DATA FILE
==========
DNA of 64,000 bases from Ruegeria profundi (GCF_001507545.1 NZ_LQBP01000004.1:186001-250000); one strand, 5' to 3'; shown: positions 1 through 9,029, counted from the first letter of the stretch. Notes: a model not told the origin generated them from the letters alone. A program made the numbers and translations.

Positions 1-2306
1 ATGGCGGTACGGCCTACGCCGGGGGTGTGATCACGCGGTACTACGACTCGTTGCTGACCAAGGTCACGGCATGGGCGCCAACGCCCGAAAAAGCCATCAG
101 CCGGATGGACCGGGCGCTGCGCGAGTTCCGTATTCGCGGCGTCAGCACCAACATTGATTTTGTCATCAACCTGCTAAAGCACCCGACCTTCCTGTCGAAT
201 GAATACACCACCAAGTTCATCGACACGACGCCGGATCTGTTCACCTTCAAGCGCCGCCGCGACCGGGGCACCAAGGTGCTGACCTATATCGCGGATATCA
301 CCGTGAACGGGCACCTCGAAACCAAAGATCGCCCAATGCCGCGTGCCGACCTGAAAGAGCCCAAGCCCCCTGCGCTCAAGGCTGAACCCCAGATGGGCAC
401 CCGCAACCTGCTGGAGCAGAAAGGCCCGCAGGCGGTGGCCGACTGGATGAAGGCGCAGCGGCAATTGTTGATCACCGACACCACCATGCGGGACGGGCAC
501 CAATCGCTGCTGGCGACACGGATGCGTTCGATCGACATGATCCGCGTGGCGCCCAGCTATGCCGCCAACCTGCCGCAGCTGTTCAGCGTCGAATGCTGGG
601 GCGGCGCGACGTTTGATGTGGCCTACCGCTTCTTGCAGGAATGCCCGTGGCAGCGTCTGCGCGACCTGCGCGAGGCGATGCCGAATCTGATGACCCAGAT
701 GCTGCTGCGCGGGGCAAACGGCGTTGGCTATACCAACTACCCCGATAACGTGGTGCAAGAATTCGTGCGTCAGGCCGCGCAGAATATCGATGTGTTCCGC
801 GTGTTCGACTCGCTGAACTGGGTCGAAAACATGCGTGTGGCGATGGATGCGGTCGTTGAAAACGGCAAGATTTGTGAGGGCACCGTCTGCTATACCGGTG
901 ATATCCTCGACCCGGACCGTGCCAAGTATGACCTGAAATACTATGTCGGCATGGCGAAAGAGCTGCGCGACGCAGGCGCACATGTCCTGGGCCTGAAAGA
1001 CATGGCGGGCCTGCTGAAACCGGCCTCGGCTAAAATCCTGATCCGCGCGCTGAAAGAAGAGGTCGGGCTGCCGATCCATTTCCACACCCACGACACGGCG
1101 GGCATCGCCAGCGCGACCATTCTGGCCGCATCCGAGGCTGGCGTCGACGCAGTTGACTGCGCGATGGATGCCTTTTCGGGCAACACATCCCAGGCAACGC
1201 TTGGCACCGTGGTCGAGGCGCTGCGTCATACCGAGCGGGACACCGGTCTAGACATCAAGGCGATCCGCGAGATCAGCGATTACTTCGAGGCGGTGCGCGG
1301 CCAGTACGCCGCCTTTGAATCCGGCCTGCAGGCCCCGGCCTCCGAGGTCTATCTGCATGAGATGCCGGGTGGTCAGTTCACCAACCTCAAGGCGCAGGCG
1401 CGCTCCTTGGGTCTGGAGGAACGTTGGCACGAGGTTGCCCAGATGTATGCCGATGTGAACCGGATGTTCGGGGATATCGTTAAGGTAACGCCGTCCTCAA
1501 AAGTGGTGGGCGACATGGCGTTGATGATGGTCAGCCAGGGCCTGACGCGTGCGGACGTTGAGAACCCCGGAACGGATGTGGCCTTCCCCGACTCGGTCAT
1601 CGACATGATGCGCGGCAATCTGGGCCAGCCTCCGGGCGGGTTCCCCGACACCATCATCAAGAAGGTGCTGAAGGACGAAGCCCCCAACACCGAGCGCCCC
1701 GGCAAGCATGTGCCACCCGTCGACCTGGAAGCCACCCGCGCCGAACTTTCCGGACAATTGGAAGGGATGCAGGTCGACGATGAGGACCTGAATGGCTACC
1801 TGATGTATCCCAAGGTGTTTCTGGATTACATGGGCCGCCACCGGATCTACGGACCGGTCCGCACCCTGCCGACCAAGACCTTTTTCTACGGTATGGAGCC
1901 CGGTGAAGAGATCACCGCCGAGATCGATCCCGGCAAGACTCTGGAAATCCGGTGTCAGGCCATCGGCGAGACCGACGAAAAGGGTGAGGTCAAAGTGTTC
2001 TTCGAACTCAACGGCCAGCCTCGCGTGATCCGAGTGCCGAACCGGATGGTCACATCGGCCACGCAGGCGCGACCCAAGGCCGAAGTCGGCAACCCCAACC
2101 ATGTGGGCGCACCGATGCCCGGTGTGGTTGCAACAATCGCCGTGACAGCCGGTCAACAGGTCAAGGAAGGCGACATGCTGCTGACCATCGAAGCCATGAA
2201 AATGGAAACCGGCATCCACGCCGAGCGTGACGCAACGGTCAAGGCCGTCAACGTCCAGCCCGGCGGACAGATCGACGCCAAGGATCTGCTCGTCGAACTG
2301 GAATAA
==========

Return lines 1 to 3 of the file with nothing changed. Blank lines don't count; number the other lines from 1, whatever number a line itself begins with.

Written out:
DNA of 64,000 bases from Ruegeria profundi (GCF_001507545.1 NZ_LQBP01000004.1:186001-250000); one strand, 5' to 3'; shown: positions 1 through 9,029, counted from the first letter of the stretch. Notes: a model not told the origin generated them from the letters alone. A program made the numbers and translations.

Positions 1-2306
1 ATGGCGGTACGGCCTACGCCGGGGGTGTGATCACGCGGTACTACGACTCGTTGCTGACCAAGGTCACGGCATGGGCGCCAACGCCCGAAAAAGCCATCAG